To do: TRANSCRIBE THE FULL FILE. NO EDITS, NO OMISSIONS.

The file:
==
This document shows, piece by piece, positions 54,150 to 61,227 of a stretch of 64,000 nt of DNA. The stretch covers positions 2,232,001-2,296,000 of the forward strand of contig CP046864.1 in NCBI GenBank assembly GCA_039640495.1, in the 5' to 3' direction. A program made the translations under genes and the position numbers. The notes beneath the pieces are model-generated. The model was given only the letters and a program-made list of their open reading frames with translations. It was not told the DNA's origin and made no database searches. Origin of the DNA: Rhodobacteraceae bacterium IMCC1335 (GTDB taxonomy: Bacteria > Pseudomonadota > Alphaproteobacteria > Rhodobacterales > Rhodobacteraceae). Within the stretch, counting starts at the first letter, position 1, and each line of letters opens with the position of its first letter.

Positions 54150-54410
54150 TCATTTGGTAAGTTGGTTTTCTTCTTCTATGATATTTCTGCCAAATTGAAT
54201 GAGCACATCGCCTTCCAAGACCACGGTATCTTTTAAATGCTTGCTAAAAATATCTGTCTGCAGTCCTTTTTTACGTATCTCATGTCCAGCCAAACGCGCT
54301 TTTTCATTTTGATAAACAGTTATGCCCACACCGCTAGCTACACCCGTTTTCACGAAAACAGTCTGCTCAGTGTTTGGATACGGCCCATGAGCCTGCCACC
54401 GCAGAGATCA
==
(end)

This document shows, piece by piece, positions 54,150 to 61,227 of a stretch of 64,000 nt of DNA. The stretch covers positions 2,232,001-2,296,000 of the forward strand of contig CP046864.1 in NCBI GenBank assembly GCA_039640495.1, in the 5' to 3' direction. A program made the translations under genes and the position numbers. The notes beneath the pieces are model-generated. The model was given only the letters and a program-made list of their open reading frames with translations. It was not told the DNA's origin and made no database searches. Origin of the DNA: Rhodobacteraceae bacterium IMCC1335 (GTDB taxonomy: Bacteria > Pseudomonadota > Alphaproteobacteria > Rhodobacterales > Rhodobacteraceae). Within the stretch, counting starts at the first letter, position 1, and each line of letters opens with the position of its first letter.

Positions 54150-54410
54150 TCATTTGGTAAGTTGGTTTTCTTCTTCTATGATATTTCTGCCAAATTGAAT
54201 GAGCACATCGCCTTCCAAGACCACGGTATCTTTTAAATGCTTGCTAAAAATATCTGTCTGCAGTCCTTTTTTACGTATCTCATGTCCAGCCAAACGCGCT
54301 TTTTCATTTTGATAAACAGTTATGCCCACACCGCTAGCTACACCCGTTTTCACGAAAACAGTCTGCTCAGTGTTTGGATACGGCCCATGAGCCTGCCACC
54401 GCAGAGATCA